Who is an Indian? This is possibly the oldest question facing Indigenous peoples across the Americas, and one with significant implications for decisions relating to resource distribution, conflicts over who gets to live where and for how long, and clashing principles of governance and law. For centuries, the dominant views on this issue have been strongly shaped by ideas of both race and place. But just as important, who is permitted to ask, and answer this question?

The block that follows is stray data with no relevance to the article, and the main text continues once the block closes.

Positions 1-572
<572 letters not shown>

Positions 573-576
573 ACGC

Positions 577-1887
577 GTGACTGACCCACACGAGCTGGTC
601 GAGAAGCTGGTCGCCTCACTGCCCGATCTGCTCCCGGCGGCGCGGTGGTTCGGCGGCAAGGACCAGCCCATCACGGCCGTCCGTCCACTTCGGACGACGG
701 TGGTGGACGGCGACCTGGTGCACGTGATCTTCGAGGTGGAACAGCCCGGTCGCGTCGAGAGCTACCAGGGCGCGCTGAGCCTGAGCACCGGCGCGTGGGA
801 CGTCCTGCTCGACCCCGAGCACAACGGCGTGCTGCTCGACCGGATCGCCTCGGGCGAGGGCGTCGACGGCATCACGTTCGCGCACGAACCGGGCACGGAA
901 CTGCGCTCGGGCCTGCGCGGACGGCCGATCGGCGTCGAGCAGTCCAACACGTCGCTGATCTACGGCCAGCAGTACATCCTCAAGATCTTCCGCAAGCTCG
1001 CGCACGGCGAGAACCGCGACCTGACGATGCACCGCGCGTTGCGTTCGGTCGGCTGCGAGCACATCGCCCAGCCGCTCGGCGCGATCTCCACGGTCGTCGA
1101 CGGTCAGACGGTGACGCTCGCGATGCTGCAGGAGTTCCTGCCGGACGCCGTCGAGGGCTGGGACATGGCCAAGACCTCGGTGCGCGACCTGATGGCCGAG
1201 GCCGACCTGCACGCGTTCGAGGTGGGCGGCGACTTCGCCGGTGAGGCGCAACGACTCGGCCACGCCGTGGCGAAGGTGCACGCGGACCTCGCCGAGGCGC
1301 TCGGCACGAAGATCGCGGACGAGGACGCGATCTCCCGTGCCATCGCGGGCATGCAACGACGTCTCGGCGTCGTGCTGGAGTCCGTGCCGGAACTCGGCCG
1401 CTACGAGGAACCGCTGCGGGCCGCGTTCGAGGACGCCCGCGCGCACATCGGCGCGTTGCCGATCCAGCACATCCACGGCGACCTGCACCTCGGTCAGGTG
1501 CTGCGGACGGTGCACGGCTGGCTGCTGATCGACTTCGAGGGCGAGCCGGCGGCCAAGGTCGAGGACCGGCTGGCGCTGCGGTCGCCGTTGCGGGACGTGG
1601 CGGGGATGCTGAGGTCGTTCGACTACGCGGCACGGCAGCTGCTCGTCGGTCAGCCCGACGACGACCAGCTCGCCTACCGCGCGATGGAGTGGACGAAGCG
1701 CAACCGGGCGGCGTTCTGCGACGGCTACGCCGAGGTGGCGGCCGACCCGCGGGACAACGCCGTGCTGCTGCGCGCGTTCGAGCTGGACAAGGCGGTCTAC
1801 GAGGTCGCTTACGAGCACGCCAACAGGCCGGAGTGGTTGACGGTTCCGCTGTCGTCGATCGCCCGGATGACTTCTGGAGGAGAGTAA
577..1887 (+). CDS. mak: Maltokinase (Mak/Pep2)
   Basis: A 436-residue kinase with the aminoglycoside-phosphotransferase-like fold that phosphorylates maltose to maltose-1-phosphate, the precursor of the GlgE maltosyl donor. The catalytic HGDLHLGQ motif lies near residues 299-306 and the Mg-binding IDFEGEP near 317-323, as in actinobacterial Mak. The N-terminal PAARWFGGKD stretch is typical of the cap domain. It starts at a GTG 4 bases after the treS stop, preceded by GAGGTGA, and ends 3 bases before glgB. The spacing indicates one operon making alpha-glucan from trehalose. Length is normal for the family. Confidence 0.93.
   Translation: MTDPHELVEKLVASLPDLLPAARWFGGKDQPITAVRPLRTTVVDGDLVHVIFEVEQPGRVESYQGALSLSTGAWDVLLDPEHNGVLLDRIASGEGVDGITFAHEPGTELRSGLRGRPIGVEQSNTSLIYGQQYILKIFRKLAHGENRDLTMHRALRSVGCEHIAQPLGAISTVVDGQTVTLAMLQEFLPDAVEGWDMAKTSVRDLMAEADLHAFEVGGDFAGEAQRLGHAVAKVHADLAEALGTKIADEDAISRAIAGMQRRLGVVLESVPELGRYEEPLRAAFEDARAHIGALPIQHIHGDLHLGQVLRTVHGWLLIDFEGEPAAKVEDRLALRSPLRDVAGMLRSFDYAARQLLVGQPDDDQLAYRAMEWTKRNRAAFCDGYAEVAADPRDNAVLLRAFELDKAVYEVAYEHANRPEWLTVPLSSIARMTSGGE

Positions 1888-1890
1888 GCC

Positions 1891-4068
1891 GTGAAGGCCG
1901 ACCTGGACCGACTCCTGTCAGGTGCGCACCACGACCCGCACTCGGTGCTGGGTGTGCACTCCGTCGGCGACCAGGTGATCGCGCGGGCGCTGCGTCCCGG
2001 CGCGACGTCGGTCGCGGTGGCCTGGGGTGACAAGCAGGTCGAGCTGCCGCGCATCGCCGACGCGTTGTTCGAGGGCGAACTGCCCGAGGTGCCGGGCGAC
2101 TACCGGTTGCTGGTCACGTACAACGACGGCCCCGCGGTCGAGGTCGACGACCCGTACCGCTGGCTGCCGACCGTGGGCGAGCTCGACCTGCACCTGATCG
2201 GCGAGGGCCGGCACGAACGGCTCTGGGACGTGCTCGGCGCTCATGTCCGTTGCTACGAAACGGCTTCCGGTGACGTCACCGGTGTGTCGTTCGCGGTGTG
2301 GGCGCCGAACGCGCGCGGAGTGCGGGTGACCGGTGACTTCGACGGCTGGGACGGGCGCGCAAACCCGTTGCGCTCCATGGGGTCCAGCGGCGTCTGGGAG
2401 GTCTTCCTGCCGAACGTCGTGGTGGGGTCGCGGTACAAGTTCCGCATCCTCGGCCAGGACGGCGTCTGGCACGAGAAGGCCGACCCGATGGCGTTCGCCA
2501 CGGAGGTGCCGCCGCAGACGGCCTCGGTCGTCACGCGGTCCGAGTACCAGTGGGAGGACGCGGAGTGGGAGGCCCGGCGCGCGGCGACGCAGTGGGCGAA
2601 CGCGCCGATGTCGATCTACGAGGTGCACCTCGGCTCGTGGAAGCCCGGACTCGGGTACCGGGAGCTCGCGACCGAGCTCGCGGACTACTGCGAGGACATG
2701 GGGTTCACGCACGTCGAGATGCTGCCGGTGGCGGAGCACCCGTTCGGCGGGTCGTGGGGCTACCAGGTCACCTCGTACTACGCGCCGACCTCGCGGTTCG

This collection examines the changing roles of race and place in the politics of defining Indigenous identities in the Americas. Drawing on case studies of Indigenous communities across North America, the Caribbean, Central America, and South America, it is a rare volume to compare Indigenous experience throughout the western hemisphere. The contributors question the vocabulary, legal mechanisms, and applications of science in constructing the identities of Indigenous populations, and consider ideas of nation, land, and tradition in moving indigeneity beyond race.
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